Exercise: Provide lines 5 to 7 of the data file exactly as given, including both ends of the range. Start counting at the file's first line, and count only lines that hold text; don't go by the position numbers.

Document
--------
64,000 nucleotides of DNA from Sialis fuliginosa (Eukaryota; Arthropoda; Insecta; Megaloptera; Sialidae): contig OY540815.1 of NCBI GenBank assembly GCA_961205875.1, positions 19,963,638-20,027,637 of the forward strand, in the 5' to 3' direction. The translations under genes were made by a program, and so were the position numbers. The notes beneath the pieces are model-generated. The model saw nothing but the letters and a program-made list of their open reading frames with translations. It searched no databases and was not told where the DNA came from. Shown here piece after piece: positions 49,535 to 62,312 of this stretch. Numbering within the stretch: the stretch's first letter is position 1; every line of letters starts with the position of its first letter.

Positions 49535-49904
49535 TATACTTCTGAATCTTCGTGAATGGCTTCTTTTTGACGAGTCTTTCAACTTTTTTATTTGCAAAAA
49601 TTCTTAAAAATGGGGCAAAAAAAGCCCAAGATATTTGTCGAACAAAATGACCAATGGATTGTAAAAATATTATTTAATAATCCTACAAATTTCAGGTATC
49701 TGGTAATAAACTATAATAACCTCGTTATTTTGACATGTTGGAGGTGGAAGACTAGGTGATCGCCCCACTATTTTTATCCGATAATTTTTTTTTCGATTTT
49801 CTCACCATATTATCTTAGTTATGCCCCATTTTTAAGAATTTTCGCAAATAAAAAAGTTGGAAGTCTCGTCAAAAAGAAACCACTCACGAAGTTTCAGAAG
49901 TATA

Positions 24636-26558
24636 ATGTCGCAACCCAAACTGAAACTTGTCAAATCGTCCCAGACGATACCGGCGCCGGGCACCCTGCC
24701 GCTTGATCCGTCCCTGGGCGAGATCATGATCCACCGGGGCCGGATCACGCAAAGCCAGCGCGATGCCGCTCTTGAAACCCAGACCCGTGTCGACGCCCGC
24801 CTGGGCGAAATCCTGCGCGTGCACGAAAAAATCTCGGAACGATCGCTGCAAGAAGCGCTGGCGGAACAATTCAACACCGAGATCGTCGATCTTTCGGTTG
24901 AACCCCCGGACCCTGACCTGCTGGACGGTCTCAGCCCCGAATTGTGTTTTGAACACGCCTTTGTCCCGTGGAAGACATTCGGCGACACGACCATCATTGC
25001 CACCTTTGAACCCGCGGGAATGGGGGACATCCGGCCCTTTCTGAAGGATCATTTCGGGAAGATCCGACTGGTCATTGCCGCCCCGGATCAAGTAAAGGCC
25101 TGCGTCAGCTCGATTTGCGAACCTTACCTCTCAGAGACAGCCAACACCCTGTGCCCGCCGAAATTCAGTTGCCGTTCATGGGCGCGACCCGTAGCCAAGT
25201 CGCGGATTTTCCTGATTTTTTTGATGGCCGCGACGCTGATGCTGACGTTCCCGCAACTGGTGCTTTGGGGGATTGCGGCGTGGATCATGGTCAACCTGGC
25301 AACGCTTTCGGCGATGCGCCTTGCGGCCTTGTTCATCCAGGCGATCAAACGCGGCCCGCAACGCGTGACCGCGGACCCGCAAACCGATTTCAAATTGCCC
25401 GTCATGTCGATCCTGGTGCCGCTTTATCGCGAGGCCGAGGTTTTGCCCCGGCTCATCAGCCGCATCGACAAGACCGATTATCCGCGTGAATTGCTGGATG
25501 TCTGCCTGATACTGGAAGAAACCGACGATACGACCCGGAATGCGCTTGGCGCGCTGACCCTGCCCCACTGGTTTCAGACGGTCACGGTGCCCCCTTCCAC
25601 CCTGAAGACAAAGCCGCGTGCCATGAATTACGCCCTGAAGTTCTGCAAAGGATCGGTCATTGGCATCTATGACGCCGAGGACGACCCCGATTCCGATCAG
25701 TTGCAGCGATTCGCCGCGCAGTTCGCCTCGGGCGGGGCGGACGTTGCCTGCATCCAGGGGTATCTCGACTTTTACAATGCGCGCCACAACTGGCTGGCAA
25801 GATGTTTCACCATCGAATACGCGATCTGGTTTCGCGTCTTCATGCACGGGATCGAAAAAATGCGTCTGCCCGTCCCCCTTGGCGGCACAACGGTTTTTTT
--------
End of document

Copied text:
49701 TGGTAATAAACTATAATAACCTCGTTATTTTGACATGTTGGAGGTGGAAGACTAGGTGATCGCCCCACTATTTTTATCCGATAATTTTTTTTTCGATTTT
49801 CTCACCATATTATCTTAGTTATGCCCCATTTTTAAGAATTTTCGCAAATAAAAAAGTTGGAAGTCTCGTCAAAAAGAAACCACTCACGAAGTTTCAGAAG
49901 TATA